ABBREVIATIONS & DEFINITIONS
Differentiated thyroid cancer (DTC): includes papillary and follicular thyroid cancer.
Cancer recurrence: this occurs when the cancer comes back after an initial treatment that was successful in destroying all detectable cancer at some point.
Iodine: an element found naturally in various foods that is important for making thyroid hormones and for normal thyroid function. Common foods high in iodine include iodized salt, dairy products, seafood and some breads.
Radioactive iodine (RAI): this plays a valuable role in diagnosing and treating thyroid problems since it is taken up only by the thyroid gland. I-131 is the destructive form used to destroy thyroid tissue in the treatment of thyroid cancer and with an overactive thyroid. I-123 is the non-destructive form that does not damage the thyroid and is used in scans to take pictures of the thyroid (Thyroid Scan) or to take pictures of the whole body to look for thyroid cancer (Whole Body Scan).
Radioactive iodine uptake (RAIU): this is a measurement of thyroid tissue activity, either normal or cancerous, and is reported as the percent of a dose of radioactive iodine that is retained in the thyroid tissue 24 h after the dose is given.
Targeted therapy (TTx): drugs that specifically attack the cancer cells without damaging the normal cells, thus resulting in fewer side effects.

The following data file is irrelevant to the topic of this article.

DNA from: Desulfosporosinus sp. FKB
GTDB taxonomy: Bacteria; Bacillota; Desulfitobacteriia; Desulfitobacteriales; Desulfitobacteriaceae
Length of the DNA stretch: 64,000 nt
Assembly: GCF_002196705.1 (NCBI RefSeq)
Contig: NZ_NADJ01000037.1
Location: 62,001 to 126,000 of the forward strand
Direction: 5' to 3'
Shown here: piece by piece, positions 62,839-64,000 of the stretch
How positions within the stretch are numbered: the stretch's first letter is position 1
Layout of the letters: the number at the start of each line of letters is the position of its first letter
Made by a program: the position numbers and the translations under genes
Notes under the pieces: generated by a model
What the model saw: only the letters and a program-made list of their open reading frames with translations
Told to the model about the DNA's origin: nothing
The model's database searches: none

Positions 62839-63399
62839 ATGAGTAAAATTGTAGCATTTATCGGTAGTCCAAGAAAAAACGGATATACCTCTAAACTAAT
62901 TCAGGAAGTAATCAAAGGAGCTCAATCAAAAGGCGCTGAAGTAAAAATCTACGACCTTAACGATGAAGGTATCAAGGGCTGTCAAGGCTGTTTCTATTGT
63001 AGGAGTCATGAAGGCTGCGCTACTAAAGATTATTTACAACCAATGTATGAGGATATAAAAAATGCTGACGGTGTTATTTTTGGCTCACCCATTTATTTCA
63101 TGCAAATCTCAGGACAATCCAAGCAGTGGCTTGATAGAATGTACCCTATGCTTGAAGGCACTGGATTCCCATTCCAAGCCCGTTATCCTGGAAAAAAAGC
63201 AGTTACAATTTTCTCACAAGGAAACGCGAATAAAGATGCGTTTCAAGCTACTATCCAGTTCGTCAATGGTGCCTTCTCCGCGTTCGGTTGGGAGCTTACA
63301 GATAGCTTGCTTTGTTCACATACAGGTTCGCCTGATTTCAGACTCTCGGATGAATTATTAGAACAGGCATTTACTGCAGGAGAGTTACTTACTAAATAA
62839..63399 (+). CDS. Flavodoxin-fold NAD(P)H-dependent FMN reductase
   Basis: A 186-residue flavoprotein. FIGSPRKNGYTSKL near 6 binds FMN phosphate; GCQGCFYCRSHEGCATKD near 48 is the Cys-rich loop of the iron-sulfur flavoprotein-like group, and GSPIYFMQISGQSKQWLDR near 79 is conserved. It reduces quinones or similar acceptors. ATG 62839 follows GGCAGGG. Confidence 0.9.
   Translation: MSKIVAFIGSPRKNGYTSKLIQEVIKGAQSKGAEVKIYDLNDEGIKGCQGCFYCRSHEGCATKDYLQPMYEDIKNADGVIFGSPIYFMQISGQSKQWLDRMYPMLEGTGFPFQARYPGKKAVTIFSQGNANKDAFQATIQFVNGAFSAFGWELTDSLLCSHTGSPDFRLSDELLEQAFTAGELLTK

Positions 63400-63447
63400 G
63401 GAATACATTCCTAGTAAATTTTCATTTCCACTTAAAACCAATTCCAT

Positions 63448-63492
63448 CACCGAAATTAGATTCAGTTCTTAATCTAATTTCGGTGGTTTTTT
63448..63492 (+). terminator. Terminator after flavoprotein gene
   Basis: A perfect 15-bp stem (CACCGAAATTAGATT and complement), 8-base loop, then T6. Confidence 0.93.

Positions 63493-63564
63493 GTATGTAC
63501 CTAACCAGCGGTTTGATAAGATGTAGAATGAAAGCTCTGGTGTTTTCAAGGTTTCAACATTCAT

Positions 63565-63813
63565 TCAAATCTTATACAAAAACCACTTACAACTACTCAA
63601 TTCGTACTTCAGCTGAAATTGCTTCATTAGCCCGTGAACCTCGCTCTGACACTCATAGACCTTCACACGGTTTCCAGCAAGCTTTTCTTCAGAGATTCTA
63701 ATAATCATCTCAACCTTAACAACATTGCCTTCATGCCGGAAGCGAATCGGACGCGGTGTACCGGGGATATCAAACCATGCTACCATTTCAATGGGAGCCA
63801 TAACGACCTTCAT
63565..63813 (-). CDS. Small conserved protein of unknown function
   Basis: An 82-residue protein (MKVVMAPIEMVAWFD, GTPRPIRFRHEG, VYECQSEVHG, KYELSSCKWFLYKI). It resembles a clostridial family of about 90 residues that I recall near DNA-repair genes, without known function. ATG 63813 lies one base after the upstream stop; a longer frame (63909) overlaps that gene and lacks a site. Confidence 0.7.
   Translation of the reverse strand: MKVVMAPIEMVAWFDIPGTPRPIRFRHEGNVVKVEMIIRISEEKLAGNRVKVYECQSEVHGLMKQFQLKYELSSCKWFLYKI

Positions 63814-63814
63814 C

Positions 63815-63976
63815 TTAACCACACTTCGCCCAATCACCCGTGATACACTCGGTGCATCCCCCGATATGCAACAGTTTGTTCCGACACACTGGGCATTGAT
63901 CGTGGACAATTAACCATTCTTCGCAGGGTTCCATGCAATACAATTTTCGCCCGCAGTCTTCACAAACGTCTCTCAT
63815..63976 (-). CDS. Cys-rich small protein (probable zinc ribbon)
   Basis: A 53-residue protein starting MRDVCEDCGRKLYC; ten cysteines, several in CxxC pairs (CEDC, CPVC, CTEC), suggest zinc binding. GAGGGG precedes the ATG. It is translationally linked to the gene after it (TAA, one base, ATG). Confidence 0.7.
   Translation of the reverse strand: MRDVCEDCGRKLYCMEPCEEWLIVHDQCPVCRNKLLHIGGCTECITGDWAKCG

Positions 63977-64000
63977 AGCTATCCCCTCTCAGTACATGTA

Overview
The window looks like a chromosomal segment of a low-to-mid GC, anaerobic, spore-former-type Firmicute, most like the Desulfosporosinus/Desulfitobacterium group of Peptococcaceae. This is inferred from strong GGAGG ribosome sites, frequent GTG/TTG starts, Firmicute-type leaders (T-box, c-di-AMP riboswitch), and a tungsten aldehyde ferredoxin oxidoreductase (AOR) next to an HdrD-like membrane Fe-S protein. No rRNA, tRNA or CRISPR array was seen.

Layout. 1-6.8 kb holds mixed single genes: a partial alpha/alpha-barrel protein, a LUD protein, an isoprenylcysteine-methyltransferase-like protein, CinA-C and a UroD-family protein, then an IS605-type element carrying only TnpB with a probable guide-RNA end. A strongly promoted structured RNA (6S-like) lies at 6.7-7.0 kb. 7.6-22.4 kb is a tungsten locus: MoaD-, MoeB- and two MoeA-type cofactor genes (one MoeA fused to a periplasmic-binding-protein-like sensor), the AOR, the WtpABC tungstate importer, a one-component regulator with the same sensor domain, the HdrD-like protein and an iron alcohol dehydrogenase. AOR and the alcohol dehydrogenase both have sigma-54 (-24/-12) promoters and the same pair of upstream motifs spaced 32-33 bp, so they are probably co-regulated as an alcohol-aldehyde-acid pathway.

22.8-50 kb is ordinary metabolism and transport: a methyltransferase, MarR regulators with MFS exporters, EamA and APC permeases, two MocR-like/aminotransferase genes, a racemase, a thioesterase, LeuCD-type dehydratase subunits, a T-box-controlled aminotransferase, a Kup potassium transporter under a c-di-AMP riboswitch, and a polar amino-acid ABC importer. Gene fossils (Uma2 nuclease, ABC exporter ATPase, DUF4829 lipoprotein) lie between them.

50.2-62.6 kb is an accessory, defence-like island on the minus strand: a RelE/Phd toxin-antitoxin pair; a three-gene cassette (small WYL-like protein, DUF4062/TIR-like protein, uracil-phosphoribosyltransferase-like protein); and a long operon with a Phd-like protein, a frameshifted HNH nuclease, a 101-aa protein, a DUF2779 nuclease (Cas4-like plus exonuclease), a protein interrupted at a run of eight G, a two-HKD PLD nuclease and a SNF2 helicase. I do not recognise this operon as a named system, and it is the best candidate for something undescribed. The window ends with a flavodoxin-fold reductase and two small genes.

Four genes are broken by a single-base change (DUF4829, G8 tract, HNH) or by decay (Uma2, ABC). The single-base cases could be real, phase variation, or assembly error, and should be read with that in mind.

Mutation: A permanent change in one of the genes.
Cancer-associated genes: these are genes that are normally expressed in cells. Cancer cells frequently have mutations in these genes. It is unclear whether mutations in these genes cause the cancer or are just associated with the cancer cells. The cancer-associated genes important in thyroid cancer are BRAF, RET/PTC, TERT and RAS.
BRAF gene: this is a gene that codes for a protein that is part of a chain of molecules working together to signal the cells when to grow and divide. Mutations in the BRAF gene in adults appear to cause cancer. Dabrafenib and vemurafenib are anticancer drugs that target the mutated BRAF proteins within the cancer cells, thus slowing down the cancer growth.
MEK 1 and 2: are proteins located further down the chain of molecules in the BRAF pathway. Trametinib is an anticancer drug that targets these proteins, thus affecting the cancer growth.
Sialadenitis: inflammation of salivary gland.